INTERNAL INVESTIGATIONS – SELECTING THE INVESTIGATOR’S QUALIFICATIONS AND CHARACTERISTICS

If you are a director or a board committee or special committee member, and you are relying on an internal investigation, or you are involved in or exercising oversight of an internal investigation, have you thought about the desired qualifications and characteristics of the investigator or of the people who are involved in or helping with the investigation?

If you are a director or a board committee or special committee member pursuant to the business judgment doctrine and various statutes you may rely on other people including information provided by other people (1) only if you believe those people are reliable and competent in the matters that they are addressing, (2) only if your reliance is in good faith, after reasonable inquiry as warranted by the circumstances, and (3) you do not have knowledge that would cause reliance to be unwarranted.

So what are the qualifications and characteristics that you might look for in a person who is going to perform an internal investigation on which you are going to rely? I say, what qualifications and characteristics you might look for, because no legal bright line or mandatory list exists. And, of course, no two internal investigations are identical.

The following are the initial questions that I would be asking, and the initial qualifications and characteristics that I would be evaluating. What do you think?

  1. What is being investigated? What issues and factual situation or situations?
  2. Why is it being investigated? What has prompted or required the investigation?
  3. Who will use or be relying on the investigation?
  4. Should the investigation be legally confidential, such as protected by the attorney client and/or work product privileges?
  5. Is it possible that you will want or be required to disclose the investigation to the public or outside sources, and its processes, results and report?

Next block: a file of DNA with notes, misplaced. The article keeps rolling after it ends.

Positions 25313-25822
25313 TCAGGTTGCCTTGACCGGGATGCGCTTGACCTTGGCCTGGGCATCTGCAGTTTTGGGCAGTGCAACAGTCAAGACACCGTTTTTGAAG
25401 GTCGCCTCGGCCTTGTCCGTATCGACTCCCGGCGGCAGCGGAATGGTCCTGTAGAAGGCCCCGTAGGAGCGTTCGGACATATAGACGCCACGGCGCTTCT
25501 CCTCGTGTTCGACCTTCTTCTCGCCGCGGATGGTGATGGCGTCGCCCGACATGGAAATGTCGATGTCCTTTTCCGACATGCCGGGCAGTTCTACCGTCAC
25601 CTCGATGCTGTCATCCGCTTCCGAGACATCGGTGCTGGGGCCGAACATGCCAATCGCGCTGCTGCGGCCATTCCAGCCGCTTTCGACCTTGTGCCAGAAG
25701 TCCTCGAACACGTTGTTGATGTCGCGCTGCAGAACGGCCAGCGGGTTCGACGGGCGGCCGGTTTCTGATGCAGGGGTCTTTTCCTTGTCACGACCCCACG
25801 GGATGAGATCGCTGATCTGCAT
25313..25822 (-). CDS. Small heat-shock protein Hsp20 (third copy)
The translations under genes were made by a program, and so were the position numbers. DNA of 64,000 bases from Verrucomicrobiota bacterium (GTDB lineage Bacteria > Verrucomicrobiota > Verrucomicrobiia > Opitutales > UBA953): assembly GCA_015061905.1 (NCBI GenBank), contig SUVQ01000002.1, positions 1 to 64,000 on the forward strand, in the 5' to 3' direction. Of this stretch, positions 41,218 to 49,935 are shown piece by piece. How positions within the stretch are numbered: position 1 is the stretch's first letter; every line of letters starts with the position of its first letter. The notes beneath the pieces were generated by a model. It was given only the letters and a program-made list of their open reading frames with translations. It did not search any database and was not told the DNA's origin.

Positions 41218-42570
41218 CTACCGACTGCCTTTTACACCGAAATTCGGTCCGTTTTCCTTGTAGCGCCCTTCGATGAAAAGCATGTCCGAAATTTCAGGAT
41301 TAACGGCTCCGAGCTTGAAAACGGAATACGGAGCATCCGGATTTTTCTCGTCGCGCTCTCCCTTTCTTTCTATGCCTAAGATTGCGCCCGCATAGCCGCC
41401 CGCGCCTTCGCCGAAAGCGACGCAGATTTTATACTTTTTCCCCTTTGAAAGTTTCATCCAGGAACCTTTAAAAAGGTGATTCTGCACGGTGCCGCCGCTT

6. What is the investigation process? Is there a specific required investigation process. Is the proposed investigation process reliable? How will other people who are skeptical of the investigation view the process and its reliability?
  7. Is the proposed investigator independent? Will the proposed investigator be viewed as having a conflict or bias?
  8. Is the proposed investigator sufficiently experienced in the subject matter area such as employment, FCPA, accounting, internal controls, product liability, fraud, securities, and the product, service or occurrence at issue?
  9. Is the proposed investigator sufficiently experienced in doing investigations and questioning people?
  10. Does the proposed investigator have the appropriate demeanor and approach?
  11. Can the investigator write well?
  12. Is the investigator knowledgeable about the pertinent burdens of proof and standards of care for the occurrence being investigated?
  13. Will the investigator be able to comment about additional facts or evidence that might be needed?
  14. Presumably an end result or opinion will be required – is the investigator qualified to not only collect but also to analyze, evaluate and quantify the facts and evidence obtained and still unknown?

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